About Wheeler
Campus Mission, Maps & More

History of the School

Our School History

The Wheeler School was founded in 1889, the inspiration and life-work of a visionary educator, artist, and activist named Mary C. Wheeler. Miss Wheeler, as she was always called, believed her girls deserved a challenging and rigorous curriculum more substantive than the “finishing school” approach typical of the age. An innovator, even rebel, Miss Wheeler brought her students overseas to paint — living next door and becoming acquainted with Claude Monet. Wheeler developed an urban campus in the heart of Providence to benefit from the proximity to Brown University, and purchased a “Farm Campus,” 15 minutes away, to serve as a “rural counterpoint” where her growing crop of day and boarding students could study botany, biology, and astronomy in a pastoral environment. From this beginning more than 125 years ago, grew the coeducational, Nursery-12 day school of today.
The genesis of The Wheeler School Motto — The Spirit Giveth Life — as described by second Headmistress Mary Helena Dey, writing in a school publication:

". . . A recognition of what underlies the school, a purely spiritual event, was the choosing of the school motto, The Spirit Giveth Life. In the classes there was continual emphasis laid on the truth that the spirit in which we seek knowledge and share our findings gives life to our learning. All the school groups, in considering the basis of our life together, had discussed the fact that the mere literal observing of rules was not a sufficient motive for conduct, that the best guide is rather a constructive spirit, one of consideration for others and a desire for the welfare of the whole school. I had used on a Christmas card the words, The Spirit Giveth Life. The upper classes, the student council, and finally the whole school discussed it and asked the trustees to make the words the official school motto. This was immediately approved and since May, 1933, has become an inspiring watchword for all of us."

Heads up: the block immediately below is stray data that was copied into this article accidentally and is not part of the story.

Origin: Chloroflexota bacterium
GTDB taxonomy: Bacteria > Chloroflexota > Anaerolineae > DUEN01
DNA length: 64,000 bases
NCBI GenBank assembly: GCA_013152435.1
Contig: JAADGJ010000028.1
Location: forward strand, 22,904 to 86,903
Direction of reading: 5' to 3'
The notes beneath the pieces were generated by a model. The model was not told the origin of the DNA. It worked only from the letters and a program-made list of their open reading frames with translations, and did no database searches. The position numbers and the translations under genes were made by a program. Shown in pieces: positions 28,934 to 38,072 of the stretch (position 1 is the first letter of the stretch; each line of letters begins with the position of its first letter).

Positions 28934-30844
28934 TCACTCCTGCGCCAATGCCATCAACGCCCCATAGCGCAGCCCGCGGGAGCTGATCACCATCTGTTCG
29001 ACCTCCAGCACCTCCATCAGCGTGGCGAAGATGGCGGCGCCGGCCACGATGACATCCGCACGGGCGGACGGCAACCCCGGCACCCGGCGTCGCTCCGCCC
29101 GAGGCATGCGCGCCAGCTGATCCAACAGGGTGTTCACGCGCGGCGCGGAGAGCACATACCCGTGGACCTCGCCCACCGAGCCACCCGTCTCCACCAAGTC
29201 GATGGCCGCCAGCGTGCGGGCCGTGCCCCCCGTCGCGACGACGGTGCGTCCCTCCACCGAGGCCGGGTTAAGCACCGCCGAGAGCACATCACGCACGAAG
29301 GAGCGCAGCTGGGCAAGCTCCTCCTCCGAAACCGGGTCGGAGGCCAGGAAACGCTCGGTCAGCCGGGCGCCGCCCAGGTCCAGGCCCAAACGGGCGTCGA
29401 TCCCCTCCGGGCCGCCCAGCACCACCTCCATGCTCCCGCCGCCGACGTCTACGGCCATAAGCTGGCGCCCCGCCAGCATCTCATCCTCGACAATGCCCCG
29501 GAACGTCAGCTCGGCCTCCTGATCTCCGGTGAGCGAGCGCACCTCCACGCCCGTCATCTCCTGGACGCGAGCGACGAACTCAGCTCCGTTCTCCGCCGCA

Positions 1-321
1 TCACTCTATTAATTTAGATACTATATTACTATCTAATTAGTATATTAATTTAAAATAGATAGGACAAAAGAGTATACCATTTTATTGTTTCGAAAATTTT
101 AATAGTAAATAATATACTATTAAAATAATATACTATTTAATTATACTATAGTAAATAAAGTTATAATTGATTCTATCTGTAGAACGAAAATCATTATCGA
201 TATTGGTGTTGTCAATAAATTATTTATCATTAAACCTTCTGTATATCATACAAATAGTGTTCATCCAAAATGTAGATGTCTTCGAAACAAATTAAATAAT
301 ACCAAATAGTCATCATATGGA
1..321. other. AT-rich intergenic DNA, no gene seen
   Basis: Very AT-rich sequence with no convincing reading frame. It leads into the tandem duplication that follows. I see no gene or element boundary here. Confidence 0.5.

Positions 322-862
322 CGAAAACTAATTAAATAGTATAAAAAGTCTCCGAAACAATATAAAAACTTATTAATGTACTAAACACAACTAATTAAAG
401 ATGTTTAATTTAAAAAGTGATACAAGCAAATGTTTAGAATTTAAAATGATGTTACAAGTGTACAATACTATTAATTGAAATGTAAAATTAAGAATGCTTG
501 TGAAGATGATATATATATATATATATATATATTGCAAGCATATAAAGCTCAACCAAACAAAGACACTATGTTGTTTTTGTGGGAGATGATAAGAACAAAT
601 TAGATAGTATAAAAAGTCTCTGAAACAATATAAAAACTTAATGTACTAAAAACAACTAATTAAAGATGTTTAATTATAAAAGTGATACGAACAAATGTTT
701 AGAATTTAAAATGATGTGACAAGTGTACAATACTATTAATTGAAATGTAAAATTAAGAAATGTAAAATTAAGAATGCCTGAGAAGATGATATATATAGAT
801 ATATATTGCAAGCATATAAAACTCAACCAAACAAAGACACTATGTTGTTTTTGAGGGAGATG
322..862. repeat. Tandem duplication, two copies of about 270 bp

School Seal

The official Wheeler School seal that is used today was created in 1945-46 by noted artist John Howard Benson of Newport, RI, described at the time as the 'greatest calligrapher in the world." (Benson also did the lettering on the tablet marking Wheeler Memorial Hall.) Writing in a school newsletter about the "new" seal, Headmistress Mabel Van Norman, who commissioned the artist, said: "Throughout the ages, in the art both of the East and the West, a flame has symbolized the spirit. In Oriental art it is seen in the haloes of Buddhas and in the aura within which the Hindu sungod Siva dances...In western art it is used frequently to symbolize the Holy Spirit at Pentecost. The flame fittingly symbolizes the spirit because it has no substance, it has a shining quality, it penetrates darkness, it gives warmth and it is necessary for life. Plato refers to the flame as a symbol of light, of intelligibility, of clarity. May our school motto and its symbol inspire us to even higher attainment of these qualities of the spirit which will bring an ever better life to our school and its members."

Founder's Day 2016 "Happy Birthday, Miss Wheeler!"

125 Years: Photo Celebration Timelapse

Mary Wheeler's Artistic Legacy

Student Film Project: The Founding of Wheeler School

    • History (Aerie student film)

      An Aerie independent study project by John Snider '12 and James Scoliard '12 and Aerie teacher Patrick O'Connor.

Archives Coordinator

List of 1 members.

  • Laurie Flynn 

    Assoc. Dir. of Institutional Advancement; Communications Director; Archives Coordinator
    (401) 421-8100 x129